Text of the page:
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Utah Asian Festival

The longest continuously running Asian festival west of the Mississippi

Our event benefits all Utahns, offering a glimpse at how traditional practices have been preserved and upheld in our state.

In 1978, the Asian Association of Utah board of directors hosted the inaugural Utah Asian Festival at the Salt Palace demonstrating unity in our community and showcasing the wealth of traditions and culture of our Asian American communities through performances, exhibits, and food. The festival was the answer to the board of directors’s goals 1) to unify our diverse Asian American communities consisting of historic ethnic groups (Chinese, Japanese, Filipino, etc) in Utah with our new, incoming refugee populations as a result of the wars in Southeast Asia (Vietnamese, Khmer, Laotian, Hmong, etc); 2) to uplift our communities on a statewide platform because previously, each ethnic organization were hosting their own smaller, ethnic-specific community festivals; and 3)to educate the general public about the diversity, experiences, and contributions of Asian Americans in Utah.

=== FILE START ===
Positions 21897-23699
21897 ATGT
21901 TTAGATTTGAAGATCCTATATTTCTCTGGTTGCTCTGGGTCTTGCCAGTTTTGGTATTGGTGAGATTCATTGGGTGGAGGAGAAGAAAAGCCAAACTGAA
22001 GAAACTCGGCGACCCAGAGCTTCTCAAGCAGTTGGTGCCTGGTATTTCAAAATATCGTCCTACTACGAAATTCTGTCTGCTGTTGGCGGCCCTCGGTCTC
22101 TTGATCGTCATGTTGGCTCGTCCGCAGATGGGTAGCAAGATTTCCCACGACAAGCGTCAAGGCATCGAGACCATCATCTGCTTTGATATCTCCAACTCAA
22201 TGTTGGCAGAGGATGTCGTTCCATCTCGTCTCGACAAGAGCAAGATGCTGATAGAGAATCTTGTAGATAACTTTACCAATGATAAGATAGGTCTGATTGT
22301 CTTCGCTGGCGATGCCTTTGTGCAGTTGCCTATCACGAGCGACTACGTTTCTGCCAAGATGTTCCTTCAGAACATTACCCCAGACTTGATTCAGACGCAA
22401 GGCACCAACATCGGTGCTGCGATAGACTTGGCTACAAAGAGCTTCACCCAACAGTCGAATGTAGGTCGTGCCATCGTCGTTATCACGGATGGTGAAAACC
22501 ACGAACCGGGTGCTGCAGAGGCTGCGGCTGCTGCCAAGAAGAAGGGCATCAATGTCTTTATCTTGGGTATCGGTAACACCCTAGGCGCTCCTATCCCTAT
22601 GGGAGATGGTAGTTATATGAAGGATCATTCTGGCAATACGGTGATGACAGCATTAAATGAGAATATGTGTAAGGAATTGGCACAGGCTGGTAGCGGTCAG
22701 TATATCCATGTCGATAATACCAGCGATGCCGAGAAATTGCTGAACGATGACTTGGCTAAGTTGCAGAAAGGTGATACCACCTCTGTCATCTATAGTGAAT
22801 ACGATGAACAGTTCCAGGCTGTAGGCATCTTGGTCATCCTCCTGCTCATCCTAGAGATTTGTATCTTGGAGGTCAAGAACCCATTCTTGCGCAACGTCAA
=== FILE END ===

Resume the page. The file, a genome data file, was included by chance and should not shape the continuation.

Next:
The Utah Asian Festival is a program of the Asian Association of Utah which was formed in September 1977 when late Governor Scott Matheson wanted to relocate Southeast Asian refugees from Camp Pendleton in California to Utah. He founded a small seed grant in creating AAU as a community coalition and nonprofit agency with Jimi Mitsunaga, Joe Azarcon, Chung Myun Lee, and Lang Wong as the initial incorporators. AAU began in serving Southeast Asian refugees and has now expanded to providing services to all refugees and immigrants the state.

The Festival planning committee is volunteer-ran by dedicated Asian community members passionate about the mission and history of this amazing event.